Methods defined on an object can be executed with the method-call expression, which has the following syntax:
receiver.method(arg1, arg2, ...)
In this example receiver is the object where method may be called, and arg1, arg2 are expressions. There are is no limit to the number of arguments sent, although even if there are no arguments the parenthesis must exist. Arguments are evaluated from left to right.
The receiver may be omitted, in which case it is assumed to be the current object. If receiver does not exist in the database, the error ~objnf is thrown.
Any ColdC Data (with the exception of Frobs) may be used in place of the object as the receiver. If a method is called in this manner, the interpreter will lookup an object with an object name that is the same as the type of data being used (such as an object named $string if the data is a 'string). If an object is found in the database with this name, the method is called on that object and the data is sent as the first argument (subsequent arguments will still be sent). If not, the error ~objnf is thrown.
If a Frob is used in place of receiver, the class object for the frob becomes the receiver and the representation of the frob is sent as the first argument. Because of this difference it is possible to have a special method that only a frob may call. For more information on frobbed methods see Defining Methods.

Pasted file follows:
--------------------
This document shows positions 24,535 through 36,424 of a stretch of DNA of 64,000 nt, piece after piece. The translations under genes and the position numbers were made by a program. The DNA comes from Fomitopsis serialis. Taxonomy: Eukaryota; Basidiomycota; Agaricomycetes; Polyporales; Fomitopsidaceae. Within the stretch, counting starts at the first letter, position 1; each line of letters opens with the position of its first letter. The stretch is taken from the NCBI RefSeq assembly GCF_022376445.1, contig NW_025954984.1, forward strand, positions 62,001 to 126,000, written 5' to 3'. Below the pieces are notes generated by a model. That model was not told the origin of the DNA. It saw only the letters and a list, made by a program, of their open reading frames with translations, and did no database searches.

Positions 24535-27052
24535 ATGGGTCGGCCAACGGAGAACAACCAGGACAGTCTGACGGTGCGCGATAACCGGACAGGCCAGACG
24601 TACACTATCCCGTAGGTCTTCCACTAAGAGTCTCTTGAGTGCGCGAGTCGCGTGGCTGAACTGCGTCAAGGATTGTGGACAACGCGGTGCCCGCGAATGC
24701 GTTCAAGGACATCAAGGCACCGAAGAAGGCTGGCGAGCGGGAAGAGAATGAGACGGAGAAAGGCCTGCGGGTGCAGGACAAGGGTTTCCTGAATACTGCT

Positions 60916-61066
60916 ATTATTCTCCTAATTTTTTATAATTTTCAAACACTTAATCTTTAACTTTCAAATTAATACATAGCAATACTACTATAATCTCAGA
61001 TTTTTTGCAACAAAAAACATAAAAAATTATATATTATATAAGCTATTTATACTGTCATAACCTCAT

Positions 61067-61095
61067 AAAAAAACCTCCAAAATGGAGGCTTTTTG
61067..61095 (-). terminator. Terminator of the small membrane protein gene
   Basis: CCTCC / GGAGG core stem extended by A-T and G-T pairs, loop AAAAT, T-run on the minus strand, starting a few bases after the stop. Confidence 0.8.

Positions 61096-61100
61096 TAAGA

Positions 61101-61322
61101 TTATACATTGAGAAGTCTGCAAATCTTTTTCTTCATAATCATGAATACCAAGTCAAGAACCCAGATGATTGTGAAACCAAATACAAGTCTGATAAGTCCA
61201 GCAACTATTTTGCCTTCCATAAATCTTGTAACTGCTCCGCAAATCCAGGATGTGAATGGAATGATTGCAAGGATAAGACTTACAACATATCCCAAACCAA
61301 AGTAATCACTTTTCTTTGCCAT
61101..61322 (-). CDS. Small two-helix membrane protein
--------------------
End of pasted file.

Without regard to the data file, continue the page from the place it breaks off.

method must be either the name of the method, or an expression which results in a symbol for the name of the method. If method cannot be found on receiver or any of receiver's ancestors, then the error ~methodnf is thrown.
The result from a method-call expression is the value returned by the method. If the method does not return a value, the result is receiver. If receiver is a frob, then the method is called on the frob's class object, with the frob's representation inserted as the first argument (other arguments are placed after the representation).
Here are some examples of method-call expressions:
.tell("I don't see that here.");
=> [$lynx, $dancer, $jenner]
([1, 2, 3]).reverse()
=> [3, 2, 1]
$parser.(tosym(what + "_mesg"))(messages)
(<$thing_frob, #[['myname, "coins"], ['amount, 300]]>).name()
=> "300 coins"
In order to prevent incidents of infinite recursion, there is a maximum calling depth for methods. If calling a method would exceed the maximum calling depth, the error ~maxdepth is thrown.
If a method is overridden it is still possible for it to be called. For more information see the section Calling Overridden Methods.
Data | Operators | Variable Expression | Function Call Expression | Method Call Expression | Error Handling Expression | Looping Expressions